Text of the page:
Switching from a single to a multi-dose regimen, a more likely vaccine presentation, also resulted in considerably decreased vaccine cost-effectiveness, driven by two primary mechanisms: increasing the number of doses required raises the overall SAE risk, since each dose carries an SAE risk, and multi-dose regimens depend on patients being compliant in returning for subsequent doses. Increasing the immunization regimen from one dose to two lowered the SAE risk threshold considerably. For example, in most of our explored scenarios, a single-dose vaccine that either prevented or delayed the chronic disease outcome onset was highly cost-effective and often economically dominant (less costly and more effective) compared with not vaccinating (data not shown). By contrast, a multi-dose vaccine was cost-effective under a more limited spectrum of scenarios (Tables 3 and 4).4). Decreasing patient compliance considerably reduced the cost-effectiveness of a multi-dose vaccine. However, even with 100% compliance, each additional required dose resulted in a significant decrease in the cost-effectiveness of vaccination.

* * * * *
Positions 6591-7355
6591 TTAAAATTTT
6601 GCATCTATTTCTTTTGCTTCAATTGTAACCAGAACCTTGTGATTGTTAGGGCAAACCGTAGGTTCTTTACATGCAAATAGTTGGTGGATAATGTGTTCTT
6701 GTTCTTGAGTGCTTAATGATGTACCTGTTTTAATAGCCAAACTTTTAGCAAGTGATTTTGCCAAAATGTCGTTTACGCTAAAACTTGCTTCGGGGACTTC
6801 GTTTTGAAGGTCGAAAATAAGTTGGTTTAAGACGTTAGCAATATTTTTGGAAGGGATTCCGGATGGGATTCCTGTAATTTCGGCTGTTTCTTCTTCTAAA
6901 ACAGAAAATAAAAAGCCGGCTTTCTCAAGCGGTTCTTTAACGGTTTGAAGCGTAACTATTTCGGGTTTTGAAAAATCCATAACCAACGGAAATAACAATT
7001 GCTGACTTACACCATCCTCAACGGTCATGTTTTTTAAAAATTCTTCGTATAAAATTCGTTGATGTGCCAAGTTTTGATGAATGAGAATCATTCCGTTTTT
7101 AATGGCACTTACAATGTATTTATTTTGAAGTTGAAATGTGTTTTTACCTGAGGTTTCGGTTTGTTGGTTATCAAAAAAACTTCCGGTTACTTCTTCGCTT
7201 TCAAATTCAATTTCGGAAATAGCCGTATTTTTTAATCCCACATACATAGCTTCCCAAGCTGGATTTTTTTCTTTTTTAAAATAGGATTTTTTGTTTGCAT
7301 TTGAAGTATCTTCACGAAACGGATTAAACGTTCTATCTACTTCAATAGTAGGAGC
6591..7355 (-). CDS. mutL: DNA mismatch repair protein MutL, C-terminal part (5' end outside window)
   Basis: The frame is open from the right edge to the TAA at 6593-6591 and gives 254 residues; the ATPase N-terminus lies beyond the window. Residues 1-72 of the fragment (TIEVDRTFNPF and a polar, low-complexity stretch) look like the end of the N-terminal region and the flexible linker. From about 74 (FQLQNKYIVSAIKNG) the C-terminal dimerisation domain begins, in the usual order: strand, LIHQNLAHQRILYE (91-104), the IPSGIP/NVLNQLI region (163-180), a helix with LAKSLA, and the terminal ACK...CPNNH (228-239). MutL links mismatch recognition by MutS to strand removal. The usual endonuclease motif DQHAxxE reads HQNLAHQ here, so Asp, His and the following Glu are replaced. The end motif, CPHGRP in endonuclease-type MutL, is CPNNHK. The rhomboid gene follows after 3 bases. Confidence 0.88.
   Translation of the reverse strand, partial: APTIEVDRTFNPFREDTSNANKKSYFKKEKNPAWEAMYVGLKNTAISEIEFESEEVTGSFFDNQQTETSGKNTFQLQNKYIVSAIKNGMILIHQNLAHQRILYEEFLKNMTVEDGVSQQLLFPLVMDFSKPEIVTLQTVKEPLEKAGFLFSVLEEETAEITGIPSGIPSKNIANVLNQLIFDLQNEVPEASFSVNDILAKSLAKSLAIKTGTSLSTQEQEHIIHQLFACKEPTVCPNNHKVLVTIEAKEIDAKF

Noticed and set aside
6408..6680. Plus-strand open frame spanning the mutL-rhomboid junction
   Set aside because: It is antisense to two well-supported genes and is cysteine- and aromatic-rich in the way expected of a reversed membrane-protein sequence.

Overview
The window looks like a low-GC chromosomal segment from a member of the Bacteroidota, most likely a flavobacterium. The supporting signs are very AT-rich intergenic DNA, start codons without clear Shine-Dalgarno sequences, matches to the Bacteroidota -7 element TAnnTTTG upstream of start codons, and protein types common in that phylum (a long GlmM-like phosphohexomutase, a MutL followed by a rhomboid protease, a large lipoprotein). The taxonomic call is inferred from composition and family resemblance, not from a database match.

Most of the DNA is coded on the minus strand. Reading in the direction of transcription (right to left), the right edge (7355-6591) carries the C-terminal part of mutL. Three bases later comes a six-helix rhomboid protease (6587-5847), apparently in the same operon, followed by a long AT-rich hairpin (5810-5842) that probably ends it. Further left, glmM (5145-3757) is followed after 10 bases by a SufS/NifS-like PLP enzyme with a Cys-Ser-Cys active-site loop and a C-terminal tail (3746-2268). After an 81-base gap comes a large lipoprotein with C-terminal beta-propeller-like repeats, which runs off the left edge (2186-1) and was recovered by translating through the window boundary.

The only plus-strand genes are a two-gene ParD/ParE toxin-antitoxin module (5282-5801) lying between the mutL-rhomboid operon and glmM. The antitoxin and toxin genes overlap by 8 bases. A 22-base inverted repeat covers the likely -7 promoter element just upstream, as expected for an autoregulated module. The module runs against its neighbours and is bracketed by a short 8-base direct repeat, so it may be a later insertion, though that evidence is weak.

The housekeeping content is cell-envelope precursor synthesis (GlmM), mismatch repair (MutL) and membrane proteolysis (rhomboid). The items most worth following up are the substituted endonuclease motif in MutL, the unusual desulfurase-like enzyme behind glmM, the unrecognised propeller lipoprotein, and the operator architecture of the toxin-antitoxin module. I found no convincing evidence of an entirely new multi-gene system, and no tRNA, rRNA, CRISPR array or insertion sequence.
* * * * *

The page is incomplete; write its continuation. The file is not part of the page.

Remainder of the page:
By comparison, the vaccine's duration of protection had less impact on the vaccine's cost-effectiveness, particularly for a vaccine meeting the desired TPP (Table 3). For a vaccine meeting the desired TPP and carrying a 3% SAE risk, decreasing the protection duration from lifetime to ten years resulted in the vaccine going from being cost-effective in 97% of simulated patients to 75% of simulated patients. In other words, the vaccine remained cost-effective in a majority of cases. A vaccine that delayed the onset of chronic cardiac outcomes (minimally acceptable vaccine target) was less cost-effective than a vaccine that prevented these outcomes (desired target); the duration of the delay in onset of chronic outcomes elicited by a vaccine had a moderate effect on the probability of the vaccine being cost-effective.